Last December, I came across an announcement for a “One Book, Many Communities” campaign organized by the group “Librarians and Archivists with Palestine.” The “One Book, Many Communities” plan was for people around the world to read Susan Abulhawa’s novel Mornings in Jenin in January of 2015 and then to organize discussion groups about the book. For more information about this campaign, click here.
I thought this was a great idea and wanted to participate, especially since I already had Mornings in Jenin sitting (unread) on my book shelf. (I had discovered it in an English-language bookstore in Bethlehem, in the West Bank, when I was there in 2012.) The bad news is that I wasn’t on the ball enough to read the book and/or organize any One Book event in January. The good news is that I DID read the book in February, along with one of my book groups, and we discussed it today.
I think we all agreed that the book was a powerful narrative dramatization of the Israeli-Palestinian conflict from the perspective of one Palestinian family.
For an overview of the novel, here is the blurb provided by the book’s website:
Palestine 1941. In the small village of Ein Hod a father leads a procession of his family and workers through the olive groves. As they move through the trees the green fruits drop onto the orchard floor; the ancient cycle of the seasons providing another bountiful harvest.
Palestine 1948. The Abulheja family are forcibly removed from their ancestral home in Ein Hod and sent to live in a refugee camp in Jenin. Through Amal, the bright granddaughter of the patriarch, we witness the stories of her brothers: one, as stolen boy who becomes an Israeli soldier; the other who is sacrificing everything for the Palestinian cause, will become his enemy.
Amal’s own dramatic story threads its way through six decades of Palestine-Israeli tension, eventually taking her into exile in Pennsylvania in America. Amal’s is a story of love and loss, of childhood, marriage, parenthood, and finally the need to share her history with her daughter, to preserve the greatest love she has. Richly told and full of humanity, Mornings in Jenin forces us to take a fresh look of one of the defining political conflicts of our time. It is an extraordinary debut.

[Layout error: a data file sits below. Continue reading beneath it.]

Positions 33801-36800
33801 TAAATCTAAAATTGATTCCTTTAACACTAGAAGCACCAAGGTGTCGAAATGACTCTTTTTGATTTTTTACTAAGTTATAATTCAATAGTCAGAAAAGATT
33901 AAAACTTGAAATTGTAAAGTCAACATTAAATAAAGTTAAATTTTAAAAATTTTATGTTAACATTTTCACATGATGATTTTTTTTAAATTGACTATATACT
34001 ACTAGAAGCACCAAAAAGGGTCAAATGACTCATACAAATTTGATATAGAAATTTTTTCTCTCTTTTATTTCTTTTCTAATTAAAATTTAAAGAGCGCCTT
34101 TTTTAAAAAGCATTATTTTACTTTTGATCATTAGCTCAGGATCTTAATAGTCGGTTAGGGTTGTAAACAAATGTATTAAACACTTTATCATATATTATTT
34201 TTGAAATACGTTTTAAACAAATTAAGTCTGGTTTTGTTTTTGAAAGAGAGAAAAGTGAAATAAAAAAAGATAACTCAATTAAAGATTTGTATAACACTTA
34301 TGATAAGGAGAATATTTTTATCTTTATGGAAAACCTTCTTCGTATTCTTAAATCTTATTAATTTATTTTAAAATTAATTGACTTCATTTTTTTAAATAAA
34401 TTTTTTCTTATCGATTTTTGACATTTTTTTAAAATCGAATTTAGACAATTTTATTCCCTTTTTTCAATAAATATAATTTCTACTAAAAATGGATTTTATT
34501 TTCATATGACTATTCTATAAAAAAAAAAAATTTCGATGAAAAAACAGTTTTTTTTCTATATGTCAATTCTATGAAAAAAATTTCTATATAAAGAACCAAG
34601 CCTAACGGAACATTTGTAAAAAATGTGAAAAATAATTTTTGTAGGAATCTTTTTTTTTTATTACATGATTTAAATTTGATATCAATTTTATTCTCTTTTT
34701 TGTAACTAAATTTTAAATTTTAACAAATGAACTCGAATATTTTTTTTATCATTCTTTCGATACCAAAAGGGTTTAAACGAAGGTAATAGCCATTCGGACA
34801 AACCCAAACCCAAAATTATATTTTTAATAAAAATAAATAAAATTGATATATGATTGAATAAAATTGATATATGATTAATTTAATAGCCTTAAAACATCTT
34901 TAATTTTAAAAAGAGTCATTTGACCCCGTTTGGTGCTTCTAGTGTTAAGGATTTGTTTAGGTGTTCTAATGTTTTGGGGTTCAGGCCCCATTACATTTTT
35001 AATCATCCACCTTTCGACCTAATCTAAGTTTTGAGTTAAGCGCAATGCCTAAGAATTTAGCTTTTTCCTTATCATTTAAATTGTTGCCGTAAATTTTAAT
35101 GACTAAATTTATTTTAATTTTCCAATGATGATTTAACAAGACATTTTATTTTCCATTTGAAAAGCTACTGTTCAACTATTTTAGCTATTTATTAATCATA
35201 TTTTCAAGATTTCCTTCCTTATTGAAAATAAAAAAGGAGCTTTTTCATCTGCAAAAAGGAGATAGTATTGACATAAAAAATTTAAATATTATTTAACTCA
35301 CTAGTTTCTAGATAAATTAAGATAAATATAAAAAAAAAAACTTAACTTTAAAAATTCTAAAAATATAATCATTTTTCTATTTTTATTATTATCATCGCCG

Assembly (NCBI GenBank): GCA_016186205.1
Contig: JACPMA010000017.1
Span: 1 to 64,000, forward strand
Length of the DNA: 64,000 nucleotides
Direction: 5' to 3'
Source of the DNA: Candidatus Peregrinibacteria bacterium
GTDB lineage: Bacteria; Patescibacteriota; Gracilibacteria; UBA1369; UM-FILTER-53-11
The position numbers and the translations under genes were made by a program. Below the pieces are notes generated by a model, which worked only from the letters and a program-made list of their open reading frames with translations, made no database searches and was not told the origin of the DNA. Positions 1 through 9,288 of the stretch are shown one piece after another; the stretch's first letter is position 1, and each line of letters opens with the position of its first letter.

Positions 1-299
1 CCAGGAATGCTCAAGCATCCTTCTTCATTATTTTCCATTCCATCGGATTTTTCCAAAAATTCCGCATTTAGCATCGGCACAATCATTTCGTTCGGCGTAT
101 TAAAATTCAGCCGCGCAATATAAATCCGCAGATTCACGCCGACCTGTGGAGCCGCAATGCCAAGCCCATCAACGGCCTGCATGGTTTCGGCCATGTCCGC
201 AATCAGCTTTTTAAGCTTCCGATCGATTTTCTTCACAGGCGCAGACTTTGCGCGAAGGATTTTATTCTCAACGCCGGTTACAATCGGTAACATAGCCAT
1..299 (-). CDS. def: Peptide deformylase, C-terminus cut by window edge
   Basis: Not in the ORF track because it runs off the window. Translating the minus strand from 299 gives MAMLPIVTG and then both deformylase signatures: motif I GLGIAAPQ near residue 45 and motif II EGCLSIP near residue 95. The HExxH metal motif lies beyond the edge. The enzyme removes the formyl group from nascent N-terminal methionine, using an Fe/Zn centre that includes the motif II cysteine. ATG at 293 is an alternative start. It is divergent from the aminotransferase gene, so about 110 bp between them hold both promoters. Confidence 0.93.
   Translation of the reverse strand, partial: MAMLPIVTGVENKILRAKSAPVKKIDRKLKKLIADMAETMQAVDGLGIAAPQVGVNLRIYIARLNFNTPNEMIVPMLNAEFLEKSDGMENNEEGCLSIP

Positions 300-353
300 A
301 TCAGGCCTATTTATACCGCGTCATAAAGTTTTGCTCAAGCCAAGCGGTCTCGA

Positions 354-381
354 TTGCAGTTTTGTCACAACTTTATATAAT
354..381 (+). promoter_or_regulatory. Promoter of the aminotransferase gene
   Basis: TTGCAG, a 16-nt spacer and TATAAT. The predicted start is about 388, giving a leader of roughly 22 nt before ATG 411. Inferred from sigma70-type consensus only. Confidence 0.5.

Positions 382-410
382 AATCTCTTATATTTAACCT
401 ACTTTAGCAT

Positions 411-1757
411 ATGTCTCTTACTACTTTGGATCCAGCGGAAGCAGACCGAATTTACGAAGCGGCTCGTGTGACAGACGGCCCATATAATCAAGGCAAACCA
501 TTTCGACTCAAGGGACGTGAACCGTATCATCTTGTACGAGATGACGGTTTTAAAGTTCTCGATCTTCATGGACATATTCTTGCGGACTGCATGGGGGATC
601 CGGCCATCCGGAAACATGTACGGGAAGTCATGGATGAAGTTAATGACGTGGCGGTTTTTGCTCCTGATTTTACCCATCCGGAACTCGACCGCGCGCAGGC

Although the novel focuses on Amal, it is actually the saga of an entire family, including Amal’s parents and siblings. This family, although fictional, is meant to illustrate the history of the Palestinian people as a whole (or at least 20th century history). Abulhawa takes the readers from the 1930s in Palestine, when Amal’s family were peacefully farming the land their family had cultivated for centuries, through the creation of the state of Israel when the entire community was forced away from their village and into the refugee camp of Jenin. The horrors do not end with life in a refugee camp, though. The narrative takes us through the bombings of the 1967 war, life under Israeli occupation, the horrors of the Shatila camp massacres and even the 1983 terrorist attacks in Lebanon. Through all of these events and more, readers cannot help but be moved and horrified by the experiences the Palestinians had to endure—and still do endure.
The mainstream U.S. media, when it reports on the Palestinian-Israeli conflict, is almost entirely one-sided. Americans can easily get the impression that Palestinians are all terrorists (for no particular reason except that they are somehow born that way) and Israelis are harmless victims who do nothing except to defend themselves. Of course, there are plenty of nonfiction books available that give a broader perspective, providing much needed historical and political information.
However, not everybody reads these nonfiction books. For people who want to know more about the Palestinian perspective, but are loathe to slog through analytical nonfiction, I think that Mornings in Jenin is a great alternative. Many of us can relate better to conflicts that are in the news when they are told in narrative form, whether that is fiction or nonfiction. We can understand the people in the conflict as PEOPLE, not as abstract entities, and thus our empathy is more likely to be engaged.
So, although there are flaws with Mornings in Jenin as a novel, I nonetheless urge as many Americans as possible to read it. I say “Americans” because our government and our media are so one-sided that we need to do all we can to learn about Palestinian perspectives.
(Perhaps readers from other parts of the world do not confront this same odd (to me) one-sidedness in their government and media. I’d be interested to hear more from all of you on this subject.)